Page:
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PHP 101 (part 15): No News is Good News
Build your own personal RSS aggregator with PHP, SimpleXML and SQLite

| Laying the Foundation |

Now that you know what RSS and RDF are all about, it's time to start work. I'll begin by sitting down at a table near the window and doodling aimlessly on a sheet of paper until I figure out exactly what my application is supposed to do, piece by piece (actually, in this case, the requirements are actually pretty basic):

1. The application must support one or more RSS-compliant news feeds. On start-up, the application should retrieve the latest versions of these feeds, parse them and display their contents in an easy-to-read manner. A SQLite database is a good choice to store this list of feeds.

2. The user should be able to control the number of stories s/he picks up from each feed. For example, a user might want to display more science and health news than business news.

3. The application should offer the user a web-based interface to add or delete news feeds. This interface will use PHP's SQLite API to run appropriate SQL queries on the SQLite database file and alter the information stored in the database.

Keeping these requirements in mind, it's possible to design a simple database table to hold the (user-configurable) list of RSS news feeds. Here's what it might look like:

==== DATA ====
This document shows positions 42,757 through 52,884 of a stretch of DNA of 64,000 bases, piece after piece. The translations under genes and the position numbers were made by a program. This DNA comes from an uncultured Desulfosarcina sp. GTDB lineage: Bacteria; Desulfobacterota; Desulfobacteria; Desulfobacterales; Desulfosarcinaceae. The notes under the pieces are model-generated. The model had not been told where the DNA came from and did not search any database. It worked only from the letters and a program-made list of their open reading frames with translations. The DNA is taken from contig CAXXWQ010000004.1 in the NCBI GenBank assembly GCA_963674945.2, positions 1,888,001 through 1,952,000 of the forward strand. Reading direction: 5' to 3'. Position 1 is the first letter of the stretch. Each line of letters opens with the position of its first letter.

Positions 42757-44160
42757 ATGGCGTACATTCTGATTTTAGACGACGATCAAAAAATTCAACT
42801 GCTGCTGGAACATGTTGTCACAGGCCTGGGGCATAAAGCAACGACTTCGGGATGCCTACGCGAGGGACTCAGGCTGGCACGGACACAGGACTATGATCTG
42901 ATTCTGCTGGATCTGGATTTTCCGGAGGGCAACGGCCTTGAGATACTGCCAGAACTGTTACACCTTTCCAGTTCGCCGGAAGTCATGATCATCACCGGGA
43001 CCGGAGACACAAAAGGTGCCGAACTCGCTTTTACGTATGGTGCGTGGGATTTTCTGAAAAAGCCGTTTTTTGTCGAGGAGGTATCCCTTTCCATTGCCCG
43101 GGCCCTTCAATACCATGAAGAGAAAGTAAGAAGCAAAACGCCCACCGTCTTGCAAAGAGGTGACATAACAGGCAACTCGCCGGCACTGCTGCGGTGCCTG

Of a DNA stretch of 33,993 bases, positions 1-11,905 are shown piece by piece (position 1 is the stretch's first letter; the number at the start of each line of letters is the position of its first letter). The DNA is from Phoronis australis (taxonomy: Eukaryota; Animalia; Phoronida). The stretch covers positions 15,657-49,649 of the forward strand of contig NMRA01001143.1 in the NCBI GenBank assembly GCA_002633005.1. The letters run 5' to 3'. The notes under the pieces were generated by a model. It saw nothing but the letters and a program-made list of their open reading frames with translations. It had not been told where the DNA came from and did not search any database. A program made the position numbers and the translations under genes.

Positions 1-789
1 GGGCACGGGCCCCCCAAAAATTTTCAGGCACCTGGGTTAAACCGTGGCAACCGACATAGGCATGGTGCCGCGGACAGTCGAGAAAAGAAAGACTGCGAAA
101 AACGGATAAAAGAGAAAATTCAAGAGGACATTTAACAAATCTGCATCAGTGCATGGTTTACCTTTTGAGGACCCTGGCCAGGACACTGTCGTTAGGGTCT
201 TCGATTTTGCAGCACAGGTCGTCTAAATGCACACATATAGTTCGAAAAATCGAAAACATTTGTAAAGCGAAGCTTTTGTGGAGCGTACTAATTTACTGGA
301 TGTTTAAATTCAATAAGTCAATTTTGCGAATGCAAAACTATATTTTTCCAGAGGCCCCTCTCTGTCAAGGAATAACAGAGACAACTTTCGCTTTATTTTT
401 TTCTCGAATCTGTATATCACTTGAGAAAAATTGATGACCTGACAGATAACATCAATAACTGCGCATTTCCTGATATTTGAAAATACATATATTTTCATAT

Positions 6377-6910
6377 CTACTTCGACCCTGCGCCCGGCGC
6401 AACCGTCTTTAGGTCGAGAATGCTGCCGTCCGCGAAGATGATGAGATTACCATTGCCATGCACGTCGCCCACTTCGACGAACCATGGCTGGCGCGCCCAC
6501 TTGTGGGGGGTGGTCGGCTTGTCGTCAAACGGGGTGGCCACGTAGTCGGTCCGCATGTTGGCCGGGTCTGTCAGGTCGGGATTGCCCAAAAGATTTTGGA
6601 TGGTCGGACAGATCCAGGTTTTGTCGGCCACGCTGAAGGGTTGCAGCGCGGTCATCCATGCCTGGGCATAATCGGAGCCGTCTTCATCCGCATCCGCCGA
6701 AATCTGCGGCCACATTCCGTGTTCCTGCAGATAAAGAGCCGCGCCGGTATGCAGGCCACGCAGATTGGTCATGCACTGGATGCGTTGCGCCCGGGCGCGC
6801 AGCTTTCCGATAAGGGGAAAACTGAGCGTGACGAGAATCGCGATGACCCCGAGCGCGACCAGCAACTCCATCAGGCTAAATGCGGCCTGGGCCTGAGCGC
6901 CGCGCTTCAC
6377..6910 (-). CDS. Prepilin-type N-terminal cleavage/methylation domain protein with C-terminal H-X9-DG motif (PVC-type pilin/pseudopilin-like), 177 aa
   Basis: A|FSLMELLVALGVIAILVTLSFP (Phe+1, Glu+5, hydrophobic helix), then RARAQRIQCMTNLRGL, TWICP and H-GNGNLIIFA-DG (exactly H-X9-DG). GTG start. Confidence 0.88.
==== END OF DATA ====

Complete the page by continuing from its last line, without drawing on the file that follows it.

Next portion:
''.preg_replace(array('/  /', '/ /'), array('  ', '   '), '
  title varchar(255) NOT NULL,
  url varchar(255) NOT NULL,

From the table above, it's clear that every news feed will have three attributes: a descriptive title, the URL to the feed itself, and a value indicating how many of the stories in the feed you would like to see displayed in your own custom news page.

Let's add some data to get things started:

''.preg_replace(array('/  /', '/ /'), array('  ', '   '), '
INSERT INTO rss VALUES(1, 'Slashdot', 'http://slashdot.org/slashdot.rdf', 5);
INSERT INTO rss VALUES(2, 'Wired News', 'http://www.wired.com/news_drop/netcenter/netcenter.rdf', 5);
INSERT INTO rss VALUES(3, 'Business News', 'http://www.npr.org/rss/rss.php?topicId=6', 3);
INSERT INTO rss VALUES(4, 'Health News', 'http://news.bbc.co.uk/rss/newsonline_world_edition/health/rss091.xml', 3);
INSERT INTO rss VALUES(5, 'Freshmeat', 'http://www.freshmeat.net/backend/fm-releases.rdf', 5);

You can create all this directly from the schema file rss.sql using the SQLite command-line tool. In fact, now would be a good time for you to download all the source code for this application, so that you can check it out and refer to it easily throughout this tutorial. Note that you will need a PHP 5-enabled web server to run this code.

Download now!

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